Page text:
Taking Virtual Representation Seriously

By Fishkin, Joseph | William and Mary Law Review, April 2018 | Go to article overview

Taking Virtual Representation Seriously


Fishkin, Joseph, William and Mary Law Review


TABLE OF CONTENTS  INTRODUCTION                                     1682 I. BAD VIRTUAL REPRESENTATION--AND ALTERNATIVES  1690    TO IT    A. Which Interests Matter?                    1697     1. All Politics Is Partisan                  1697     2. All Politics Is Racial                    1699     3. All Politics Is Local                     1701    B. The American Approach                      1702 II. GOOD VIRTUAL REPRESENTATION?                 1709    A. Piggybacking on Geography                  1710    B. Prison Gerrymandering and Baker v. Carr    1712    C. The Limits of Proportional Representation  1719 III. VIRTUAL REPRESENTATION IN THE CONSTITUTION  1722 CONCLUSION                                       1727 

INTRODUCTION

"If I am not for myself, who will be for me? But if I am only for myself, what am I?" (1) 

Nobody likes virtual representation. Even the suggestion of it carries a taint of illegitimacy. There are good reasons for this. The history of democratic political development, both in this country and elsewhere, has been a history of the incremental, halting, painfully slow, sometimes reversed, always contested replacement of virtual representation, in which people do not get to vote for their representatives, with actual representation, in which they do. Over time, democracies have determined that various groups of people such as women, racial minorities, and the poor, are capable of choosing their representatives at the ballot box.

In the United States in particular, this is not just any history. It is the spine of our dominant democratic narrative. Our major moments of enfranchisement, many of them memorialized in Article V Amendments to the Constitution, (2) link together into a constitutional story, and the story has a moral: we are capable of choosing for ourselves, rather than relying on the wisdom and beneficence of others--for definitions of "we" that include not just well-heeled white men but also women, minorities, and the poor. To be sure, our actual constitutional history is considerably less Whiggish than this narrative. Just ask the women of Revolutionary-era New Jersey, who won the right to vote in 1776 and then lost it in 1807 for more than a hundred years, or the African American men of the former Confederacy, who won the right to vote during Reconstruction and then lost it for the first two-thirds of the twentieth century. (3) The tragedy of these reversals does not diminish the moral story, but rather tends to augment it. The right to vote--that is, the right to actual, direct representation--is a moral beacon by whose light we now retrospectively view much of our democratic history.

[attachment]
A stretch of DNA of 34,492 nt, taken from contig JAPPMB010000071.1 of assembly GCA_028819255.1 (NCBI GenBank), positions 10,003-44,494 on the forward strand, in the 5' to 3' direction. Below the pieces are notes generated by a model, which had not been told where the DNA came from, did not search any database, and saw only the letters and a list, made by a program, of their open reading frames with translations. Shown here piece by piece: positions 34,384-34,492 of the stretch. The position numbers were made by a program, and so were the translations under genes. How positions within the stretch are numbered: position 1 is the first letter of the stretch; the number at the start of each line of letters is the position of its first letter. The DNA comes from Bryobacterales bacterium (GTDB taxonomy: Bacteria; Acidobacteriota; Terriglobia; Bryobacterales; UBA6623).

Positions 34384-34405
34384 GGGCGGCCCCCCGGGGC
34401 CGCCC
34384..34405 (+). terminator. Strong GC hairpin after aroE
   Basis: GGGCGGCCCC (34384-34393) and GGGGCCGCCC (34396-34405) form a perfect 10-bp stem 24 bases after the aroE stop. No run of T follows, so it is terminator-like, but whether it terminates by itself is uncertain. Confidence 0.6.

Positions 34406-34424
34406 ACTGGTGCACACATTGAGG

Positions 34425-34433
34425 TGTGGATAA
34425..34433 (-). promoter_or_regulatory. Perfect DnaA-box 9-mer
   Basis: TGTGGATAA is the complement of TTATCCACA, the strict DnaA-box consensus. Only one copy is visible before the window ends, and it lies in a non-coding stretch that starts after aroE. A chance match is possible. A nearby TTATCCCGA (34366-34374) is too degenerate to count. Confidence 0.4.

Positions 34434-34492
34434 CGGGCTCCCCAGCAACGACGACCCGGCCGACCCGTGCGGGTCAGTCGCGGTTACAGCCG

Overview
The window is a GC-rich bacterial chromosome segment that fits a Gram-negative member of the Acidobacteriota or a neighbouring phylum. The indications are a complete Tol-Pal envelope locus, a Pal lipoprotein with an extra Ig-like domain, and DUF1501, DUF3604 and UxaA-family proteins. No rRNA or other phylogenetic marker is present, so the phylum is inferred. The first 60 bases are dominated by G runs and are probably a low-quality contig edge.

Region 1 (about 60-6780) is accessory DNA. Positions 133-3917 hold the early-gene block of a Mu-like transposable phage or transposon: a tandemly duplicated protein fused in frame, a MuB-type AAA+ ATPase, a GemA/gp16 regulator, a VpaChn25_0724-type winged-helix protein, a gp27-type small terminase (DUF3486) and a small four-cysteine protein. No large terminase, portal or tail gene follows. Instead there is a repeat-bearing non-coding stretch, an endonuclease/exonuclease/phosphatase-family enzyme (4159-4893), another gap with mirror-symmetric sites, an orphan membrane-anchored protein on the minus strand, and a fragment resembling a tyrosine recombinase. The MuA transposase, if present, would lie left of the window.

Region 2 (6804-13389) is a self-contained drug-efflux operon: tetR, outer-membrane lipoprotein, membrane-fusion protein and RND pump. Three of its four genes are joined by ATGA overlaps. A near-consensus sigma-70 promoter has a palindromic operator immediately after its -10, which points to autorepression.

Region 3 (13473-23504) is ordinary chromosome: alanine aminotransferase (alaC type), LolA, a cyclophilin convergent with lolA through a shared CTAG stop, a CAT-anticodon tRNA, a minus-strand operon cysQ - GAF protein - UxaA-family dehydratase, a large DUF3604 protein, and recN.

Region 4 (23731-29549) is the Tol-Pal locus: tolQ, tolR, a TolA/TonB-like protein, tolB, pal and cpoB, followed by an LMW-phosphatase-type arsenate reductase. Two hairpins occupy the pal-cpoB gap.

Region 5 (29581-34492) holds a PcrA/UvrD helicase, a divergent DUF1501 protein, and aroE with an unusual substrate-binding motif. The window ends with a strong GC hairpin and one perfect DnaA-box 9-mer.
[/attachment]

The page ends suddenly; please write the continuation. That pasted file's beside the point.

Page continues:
In this great story, virtual representation is cast as a villain. It played an especially explicit and conspicuous role as a villain in the fight over women's suffrage. "[T]he virtual representation argument," Reva Siegel explains, was "the core of the antisuffrage case." (4) For more than half a century, suffrage opponents pressed various related arguments to the effect that women were better off with virtual representation, with their husbands and fathers voting in ways that would take their interests into account. (5) There was a right side and a wrong side in that debate. When the right side eventually won, (6) our polity crossed a line that later democratic theorists would view as conceptually significant: for the first time ever, most of the representation in our system of representative government was actual rather than virtual. (7)

This long trajectory, and the legitimate sense of enlightened democratic accomplishment that accompanies it, leaves virtual representation today in a very awkward place, like an unwanted guest from less democratic times that has greatly overstayed its welcome. The reasons why we have virtual representation in the first place--its conceptual foundations and justifications, the normative universe in which it made sense--have largely been lost. …

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